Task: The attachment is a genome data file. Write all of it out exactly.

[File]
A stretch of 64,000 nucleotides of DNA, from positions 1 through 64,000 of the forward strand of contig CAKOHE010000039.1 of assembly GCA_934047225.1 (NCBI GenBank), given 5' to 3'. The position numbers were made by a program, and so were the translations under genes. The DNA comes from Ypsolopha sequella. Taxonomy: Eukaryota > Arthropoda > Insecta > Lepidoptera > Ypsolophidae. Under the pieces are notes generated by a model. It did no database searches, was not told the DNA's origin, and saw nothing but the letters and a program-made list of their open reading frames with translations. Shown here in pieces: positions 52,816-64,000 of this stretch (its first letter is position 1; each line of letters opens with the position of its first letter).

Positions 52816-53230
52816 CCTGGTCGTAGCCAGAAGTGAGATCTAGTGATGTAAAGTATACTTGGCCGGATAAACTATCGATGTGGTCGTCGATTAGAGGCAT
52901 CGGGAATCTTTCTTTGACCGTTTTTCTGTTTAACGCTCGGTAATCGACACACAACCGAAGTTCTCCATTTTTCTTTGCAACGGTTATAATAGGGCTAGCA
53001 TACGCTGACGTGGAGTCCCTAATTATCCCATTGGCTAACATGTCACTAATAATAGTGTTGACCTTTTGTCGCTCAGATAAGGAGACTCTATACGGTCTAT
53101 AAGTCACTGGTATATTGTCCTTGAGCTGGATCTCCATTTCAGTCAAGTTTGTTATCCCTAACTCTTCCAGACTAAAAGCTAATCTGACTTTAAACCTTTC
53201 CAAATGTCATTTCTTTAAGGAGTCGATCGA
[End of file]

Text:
A stretch of 64,000 nucleotides of DNA, from positions 1 through 64,000 of the forward strand of contig CAKOHE010000039.1 of assembly GCA_934047225.1 (NCBI GenBank), given 5' to 3'. The position numbers were made by a program, and so were the translations under genes. The DNA comes from Ypsolopha sequella. Taxonomy: Eukaryota > Arthropoda > Insecta > Lepidoptera > Ypsolophidae. Under the pieces are notes generated by a model. It did no database searches, was not told the DNA's origin, and saw nothing but the letters and a program-made list of their open reading frames with translations. Shown here in pieces: positions 52,816-64,000 of this stretch (its first letter is position 1; each line of letters opens with the position of its first letter).

Positions 52816-53230
52816 CCTGGTCGTAGCCAGAAGTGAGATCTAGTGATGTAAAGTATACTTGGCCGGATAAACTATCGATGTGGTCGTCGATTAGAGGCAT
52901 CGGGAATCTTTCTTTGACCGTTTTTCTGTTTAACGCTCGGTAATCGACACACAACCGAAGTTCTCCATTTTTCTTTGCAACGGTTATAATAGGGCTAGCA
53001 TACGCTGACGTGGAGTCCCTAATTATCCCATTGGCTAACATGTCACTAATAATAGTGTTGACCTTTTGTCGCTCAGATAAGGAGACTCTATACGGTCTAT
53101 AAGTCACTGGTATATTGTCCTTGAGCTGGATCTCCATTTCAGTCAAGTTTGTTATCCCTAACTCTTCCAGACTAAAAGCTAATCTGACTTTAAACCTTTC
53201 CAAATGTCATTTCTTTAAGGAGTCGATCGA